PEABODY, KAN. — Donald Bradley, reporting for the Kansas City Star, writes:
Every day, often several times a day, Saje Bayes drives the dirt road to the kill lot.
There she sees the horses that will soon be loaded on a truck to Mexico for slaughter.
Saje and her mother, Amy Bayes, save the ones they can.
“New ones show up all the time,” said Saje, 20, a college student. “I need to see them.”
In the dark, sometimes secretive world of horse slaughter in America — a longtime controversy that some think may soon kick back up with a new president — a natural enmity exists between horse rescue groups and “kill buyers,” the grim term used for those who purchase horses to resell them to Mexican slaughter plants.
Then there’s Saje (pronounced sage) and Amy Bayes, who run Greenwood Stables and Equine Horse Rescue. They have a working relationship with a kill buyer not far from their place near the Whitewater River on the western edge of the Flint Hills in south-central Kansas. The man lets them have dibs on any horse they think they can find a home for.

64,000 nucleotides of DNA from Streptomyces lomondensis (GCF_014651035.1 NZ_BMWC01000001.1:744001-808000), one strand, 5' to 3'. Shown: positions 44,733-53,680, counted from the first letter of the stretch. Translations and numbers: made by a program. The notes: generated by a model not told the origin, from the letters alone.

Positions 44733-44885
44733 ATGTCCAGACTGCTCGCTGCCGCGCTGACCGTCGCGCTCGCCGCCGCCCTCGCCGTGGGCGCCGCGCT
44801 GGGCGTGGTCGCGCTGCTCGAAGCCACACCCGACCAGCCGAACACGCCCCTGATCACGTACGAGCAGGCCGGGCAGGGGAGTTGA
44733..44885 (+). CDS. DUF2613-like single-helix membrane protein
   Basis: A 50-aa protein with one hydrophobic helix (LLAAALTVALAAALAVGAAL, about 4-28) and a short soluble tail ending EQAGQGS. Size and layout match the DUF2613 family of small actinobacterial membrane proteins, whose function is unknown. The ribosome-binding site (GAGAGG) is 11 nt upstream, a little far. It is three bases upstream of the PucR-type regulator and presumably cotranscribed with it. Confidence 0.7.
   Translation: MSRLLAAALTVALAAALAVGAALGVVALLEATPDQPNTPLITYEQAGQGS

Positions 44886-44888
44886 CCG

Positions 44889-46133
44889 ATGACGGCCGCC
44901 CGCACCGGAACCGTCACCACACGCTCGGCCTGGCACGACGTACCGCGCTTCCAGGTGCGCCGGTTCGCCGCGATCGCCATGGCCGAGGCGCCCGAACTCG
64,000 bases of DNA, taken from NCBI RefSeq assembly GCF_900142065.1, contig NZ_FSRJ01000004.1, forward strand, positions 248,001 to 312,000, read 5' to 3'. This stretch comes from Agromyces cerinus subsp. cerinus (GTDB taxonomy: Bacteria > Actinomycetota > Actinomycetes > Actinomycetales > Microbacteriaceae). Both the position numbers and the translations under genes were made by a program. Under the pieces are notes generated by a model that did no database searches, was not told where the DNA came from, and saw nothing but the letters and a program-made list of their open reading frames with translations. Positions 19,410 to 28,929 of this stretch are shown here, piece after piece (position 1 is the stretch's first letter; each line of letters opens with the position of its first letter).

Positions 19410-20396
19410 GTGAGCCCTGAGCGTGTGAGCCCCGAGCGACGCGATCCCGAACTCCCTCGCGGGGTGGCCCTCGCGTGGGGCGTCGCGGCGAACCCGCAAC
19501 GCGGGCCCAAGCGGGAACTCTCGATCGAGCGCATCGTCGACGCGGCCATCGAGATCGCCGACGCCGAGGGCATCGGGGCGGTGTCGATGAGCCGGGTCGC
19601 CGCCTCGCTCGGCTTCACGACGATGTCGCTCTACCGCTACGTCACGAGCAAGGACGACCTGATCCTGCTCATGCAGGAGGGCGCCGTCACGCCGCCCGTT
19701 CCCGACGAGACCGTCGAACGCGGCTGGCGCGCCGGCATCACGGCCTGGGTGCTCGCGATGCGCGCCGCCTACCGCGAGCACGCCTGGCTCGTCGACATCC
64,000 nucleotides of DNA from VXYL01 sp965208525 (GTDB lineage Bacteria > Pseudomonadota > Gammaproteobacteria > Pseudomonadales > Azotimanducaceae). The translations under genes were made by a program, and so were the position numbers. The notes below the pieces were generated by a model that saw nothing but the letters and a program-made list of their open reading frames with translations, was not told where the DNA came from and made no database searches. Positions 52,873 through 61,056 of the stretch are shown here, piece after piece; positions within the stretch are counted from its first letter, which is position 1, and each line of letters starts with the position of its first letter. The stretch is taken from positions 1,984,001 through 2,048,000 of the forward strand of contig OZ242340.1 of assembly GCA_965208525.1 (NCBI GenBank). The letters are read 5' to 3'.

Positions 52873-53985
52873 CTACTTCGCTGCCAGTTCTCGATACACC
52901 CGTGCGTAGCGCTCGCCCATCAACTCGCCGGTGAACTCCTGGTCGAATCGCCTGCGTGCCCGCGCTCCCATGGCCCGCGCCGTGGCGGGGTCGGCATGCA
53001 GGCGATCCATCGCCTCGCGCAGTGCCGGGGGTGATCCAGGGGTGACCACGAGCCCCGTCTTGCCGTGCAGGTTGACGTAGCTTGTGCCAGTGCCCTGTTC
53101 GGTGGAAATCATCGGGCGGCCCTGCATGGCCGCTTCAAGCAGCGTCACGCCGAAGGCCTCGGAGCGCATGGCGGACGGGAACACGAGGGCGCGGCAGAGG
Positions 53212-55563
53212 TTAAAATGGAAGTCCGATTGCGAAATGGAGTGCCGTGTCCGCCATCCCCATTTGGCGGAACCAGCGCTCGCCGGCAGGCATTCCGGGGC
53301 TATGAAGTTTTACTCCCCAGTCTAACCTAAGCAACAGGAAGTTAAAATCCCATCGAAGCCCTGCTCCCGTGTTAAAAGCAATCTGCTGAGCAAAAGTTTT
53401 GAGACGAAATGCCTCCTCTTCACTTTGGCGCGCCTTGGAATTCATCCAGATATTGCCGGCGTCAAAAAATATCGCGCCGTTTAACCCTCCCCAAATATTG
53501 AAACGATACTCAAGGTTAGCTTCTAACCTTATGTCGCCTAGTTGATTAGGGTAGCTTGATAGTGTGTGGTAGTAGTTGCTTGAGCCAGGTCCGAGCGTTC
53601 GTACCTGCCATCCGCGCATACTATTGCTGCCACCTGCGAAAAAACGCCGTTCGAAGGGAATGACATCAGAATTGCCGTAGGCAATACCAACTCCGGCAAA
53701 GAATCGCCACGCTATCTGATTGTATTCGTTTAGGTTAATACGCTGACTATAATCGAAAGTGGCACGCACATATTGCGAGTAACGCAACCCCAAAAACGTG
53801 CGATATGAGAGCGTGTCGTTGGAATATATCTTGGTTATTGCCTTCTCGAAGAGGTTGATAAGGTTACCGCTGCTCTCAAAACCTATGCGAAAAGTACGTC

Last year, that amounted to 700 horses. Sounds like a lot, but it’s only a fraction of the number that went to Mexico on the man’s crowded trucks.
“The picking is the worst thing ever,” said Amy Bayes, who works as a librarian in Newton.
She agreed to talk about her relationship with the man only if his name was not used in this story. She worried that animal welfare activists could jeopardize the arrangement she has with him.
“He puts up with a lot from us,” Amy said. “He lets us pull horses he would rather we not. He gives us a chance to find them homes. He’s been nice. We’re not friends by any means, and he knows what side I’m on. We just agree to disagree.” Continue reading »
Photo: Keith Meyers, Kansas City Star.